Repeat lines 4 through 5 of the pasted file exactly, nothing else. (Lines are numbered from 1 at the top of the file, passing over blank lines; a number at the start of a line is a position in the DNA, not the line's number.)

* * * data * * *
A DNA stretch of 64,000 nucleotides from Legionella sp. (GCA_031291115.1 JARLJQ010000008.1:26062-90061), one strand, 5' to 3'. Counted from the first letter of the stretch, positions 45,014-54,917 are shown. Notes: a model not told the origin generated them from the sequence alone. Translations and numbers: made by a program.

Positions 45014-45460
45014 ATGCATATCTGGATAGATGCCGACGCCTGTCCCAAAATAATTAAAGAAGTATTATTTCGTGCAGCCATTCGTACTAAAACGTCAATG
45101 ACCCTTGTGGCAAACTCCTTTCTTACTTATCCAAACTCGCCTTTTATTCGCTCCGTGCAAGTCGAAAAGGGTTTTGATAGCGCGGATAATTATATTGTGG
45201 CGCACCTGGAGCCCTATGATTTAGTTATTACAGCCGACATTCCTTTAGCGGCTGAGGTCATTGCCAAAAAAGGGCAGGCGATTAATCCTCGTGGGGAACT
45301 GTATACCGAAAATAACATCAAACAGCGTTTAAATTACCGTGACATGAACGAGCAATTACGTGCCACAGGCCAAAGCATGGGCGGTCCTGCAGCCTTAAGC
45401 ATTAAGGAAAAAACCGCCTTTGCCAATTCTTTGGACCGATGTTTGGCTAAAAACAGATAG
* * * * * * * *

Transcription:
45101 ACCCTTGTGGCAAACTCCTTTCTTACTTATCCAAACTCGCCTTTTATTCGCTCCGTGCAAGTCGAAAAGGGTTTTGATAGCGCGGATAATTATATTGTGG
45201 CGCACCTGGAGCCCTATGATTTAGTTATTACAGCCGACATTCCTTTAGCGGCTGAGGTCATTGCCAAAAAAGGGCAGGCGATTAATCCTCGTGGGGAACT